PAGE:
The Princess Malina – Malina Serafina Anastazja Dominika Naveed Jeleń nic Cecília O Alexandre, who had always considered her long name to be more of a formality of being born a princess, rather like a carpenter’s child would have some sort of wood in their naming and a weaver’s child would have some sort of fiber, but now was learning that her name was some sort of way of anchoring her to some ancient magic, along with everything else she was learning during this particularly weird time – finished her breakfast and dressed herself in the silks and sandals provided by fish-sprites.
She smoothed the clothes down over her body and found that she looked very old-fashioned, but so old-fashioned it was like she had stepped out of a history book, rather than like she had borrowed her grandmother’s clothing.
“I’m not going home, am I?” she asked, more to the air – strange air, still smelling of dust and sand – than to the cat who was politely not watching her dress.
“I could argue that you are home, here more than any place in the world. But for what you mean – yes. Yes, you will go home, Malina, child of the Alexandre, and possibly sooner rather than later. You may go home into a different role than you expected; you may go home changed by your time here, but you will go back to your parents and your sister and their palace. This I can assure you, and this I can always assure you. But what will change is that this place will also be home to you. That is the nature of – it’s the nature of what’s happening.” The cat fell quiet.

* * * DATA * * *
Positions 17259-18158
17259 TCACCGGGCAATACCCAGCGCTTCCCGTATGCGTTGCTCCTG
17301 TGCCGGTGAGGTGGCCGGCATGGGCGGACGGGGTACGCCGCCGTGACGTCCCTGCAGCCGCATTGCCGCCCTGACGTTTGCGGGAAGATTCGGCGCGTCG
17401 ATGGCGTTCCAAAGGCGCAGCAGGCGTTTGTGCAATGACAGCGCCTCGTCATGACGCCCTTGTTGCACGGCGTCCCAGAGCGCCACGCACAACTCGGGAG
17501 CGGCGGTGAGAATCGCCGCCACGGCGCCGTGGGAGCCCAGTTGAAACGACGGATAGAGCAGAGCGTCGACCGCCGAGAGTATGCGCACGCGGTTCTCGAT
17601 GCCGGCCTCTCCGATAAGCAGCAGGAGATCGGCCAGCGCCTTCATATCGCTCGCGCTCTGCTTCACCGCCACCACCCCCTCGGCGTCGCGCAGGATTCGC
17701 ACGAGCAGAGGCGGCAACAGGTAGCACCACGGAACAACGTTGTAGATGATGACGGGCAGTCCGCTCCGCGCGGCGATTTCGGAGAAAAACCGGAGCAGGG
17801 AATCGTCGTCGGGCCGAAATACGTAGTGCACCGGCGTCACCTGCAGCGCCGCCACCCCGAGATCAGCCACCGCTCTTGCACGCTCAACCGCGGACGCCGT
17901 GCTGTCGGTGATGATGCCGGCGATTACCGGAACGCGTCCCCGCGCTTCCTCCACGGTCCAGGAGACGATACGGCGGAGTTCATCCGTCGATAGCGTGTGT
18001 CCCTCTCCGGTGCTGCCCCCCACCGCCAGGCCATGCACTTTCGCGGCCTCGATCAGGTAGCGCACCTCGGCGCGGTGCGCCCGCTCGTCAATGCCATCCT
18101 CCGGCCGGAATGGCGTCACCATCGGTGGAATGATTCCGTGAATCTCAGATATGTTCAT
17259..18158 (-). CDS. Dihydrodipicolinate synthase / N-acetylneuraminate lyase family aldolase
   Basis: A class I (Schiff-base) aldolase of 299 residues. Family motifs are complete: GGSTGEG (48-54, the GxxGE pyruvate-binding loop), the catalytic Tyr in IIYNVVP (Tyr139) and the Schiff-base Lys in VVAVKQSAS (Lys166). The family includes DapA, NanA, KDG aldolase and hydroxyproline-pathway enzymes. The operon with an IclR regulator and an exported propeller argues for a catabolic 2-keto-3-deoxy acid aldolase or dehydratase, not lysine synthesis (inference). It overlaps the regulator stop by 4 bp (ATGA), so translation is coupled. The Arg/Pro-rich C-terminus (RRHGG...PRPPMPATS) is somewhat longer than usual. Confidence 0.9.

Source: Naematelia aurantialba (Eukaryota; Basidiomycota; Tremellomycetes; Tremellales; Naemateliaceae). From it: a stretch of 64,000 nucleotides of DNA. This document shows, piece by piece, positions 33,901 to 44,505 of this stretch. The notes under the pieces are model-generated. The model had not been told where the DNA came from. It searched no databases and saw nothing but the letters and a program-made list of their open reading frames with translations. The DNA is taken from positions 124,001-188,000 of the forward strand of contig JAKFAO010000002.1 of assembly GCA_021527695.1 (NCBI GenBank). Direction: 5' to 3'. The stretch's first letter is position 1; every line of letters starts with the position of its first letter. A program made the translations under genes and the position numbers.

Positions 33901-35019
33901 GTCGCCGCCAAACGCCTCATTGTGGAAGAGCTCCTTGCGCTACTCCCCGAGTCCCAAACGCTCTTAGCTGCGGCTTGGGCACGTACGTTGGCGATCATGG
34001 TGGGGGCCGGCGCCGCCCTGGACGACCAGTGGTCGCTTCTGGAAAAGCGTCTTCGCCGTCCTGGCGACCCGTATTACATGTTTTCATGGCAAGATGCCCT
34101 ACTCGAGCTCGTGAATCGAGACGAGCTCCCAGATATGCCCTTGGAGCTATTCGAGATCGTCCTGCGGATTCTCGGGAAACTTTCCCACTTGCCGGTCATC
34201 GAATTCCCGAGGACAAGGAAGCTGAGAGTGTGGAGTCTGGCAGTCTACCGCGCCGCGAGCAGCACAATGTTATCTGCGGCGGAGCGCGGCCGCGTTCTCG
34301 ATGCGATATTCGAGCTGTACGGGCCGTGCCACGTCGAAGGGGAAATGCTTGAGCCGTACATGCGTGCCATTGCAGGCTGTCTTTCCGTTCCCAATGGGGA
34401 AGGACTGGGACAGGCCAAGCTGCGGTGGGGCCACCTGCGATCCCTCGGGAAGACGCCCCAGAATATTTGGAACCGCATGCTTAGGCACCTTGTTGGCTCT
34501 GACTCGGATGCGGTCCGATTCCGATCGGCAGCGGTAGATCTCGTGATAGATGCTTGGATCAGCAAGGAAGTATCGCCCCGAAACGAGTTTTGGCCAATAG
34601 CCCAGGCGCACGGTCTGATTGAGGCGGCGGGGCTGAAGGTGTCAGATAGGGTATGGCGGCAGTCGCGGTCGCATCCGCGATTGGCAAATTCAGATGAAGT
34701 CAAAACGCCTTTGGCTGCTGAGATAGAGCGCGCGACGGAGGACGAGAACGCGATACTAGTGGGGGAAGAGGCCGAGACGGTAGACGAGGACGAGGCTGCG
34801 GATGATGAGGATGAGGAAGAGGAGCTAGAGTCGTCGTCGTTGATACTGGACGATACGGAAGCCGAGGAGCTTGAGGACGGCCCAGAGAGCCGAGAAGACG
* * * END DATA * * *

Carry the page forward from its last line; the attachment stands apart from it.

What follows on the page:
Malina looked at the tiny cat, not much bigger than a kitten. “Where do we start today? You said there was much to be done, but what is it? What am I supposed to be doing here? I looked at the work room, I slept in the Queen’s bed, I told sprites I thought they did a good job…”
“And now, now you are going to survey this place, you and I. You should have the scepter, and preferably the crown.” The cat lept down from the table and paced over to a cabinet, which he pawed open. “It will tell the – the walls, I suppose, the magic – that you are here to rule.”
“But I’m not,” she protested. “I’m not the crown-wearer, my parents are.”
The cat turned to stare at her. No, to glare at her. “In this place, your parents do not rule. In this place, the crown and the throne of the land you came from do not rule.”
She took a step backwards, not entirely voluntarily. “I – but then -“
“You come to this place through specific grants, most of which your parents do not have. You are not usurping. You are not abdicating.” The cat hesitated. “You are not abdicating. You are not stepping on their tails. This place, this border land, is yours, and you need to claim it.”
Malina took another step backwards. “Claim it. Crown. Scepter. You’re – no! No, that’s-” Her elocution tutor, she thought, must be rolling her eyes, wherever she was at the moment.
Probably still at that party, drinking fizzy wine and laughing about the latest joke cycle to sweep the capital city.
“You were raised by who you were born to, to be a ruler. Yes?”
“Well, yes, although my sister-“
“And you are here, and you were named to it, yes?”
The cat sounded impatient. Its ears were back. Malina straightened her back and stepped forward again.
“You have told me that I was named to it. You have brought me here. You have told me that this place is for me. The sprites appear to be interested in serving me; is that because I am born of Dominika, as you say, or because there is a person here for them to serve?”
“Both. But nobody not named to this role, even if your parents were not entirely aware of what they were doing, could have gotten this far. Nobody not named to it could have wandered from a party and found themselves looking at the border line, reading the banners. You are here for them to serve because you’re meant for it. Like me.” The cat stretched. “Like me, like the Mustang. We didn’t find you by chance, Malina, born of Dominika. You found us. Because you were born to find us.”Want more?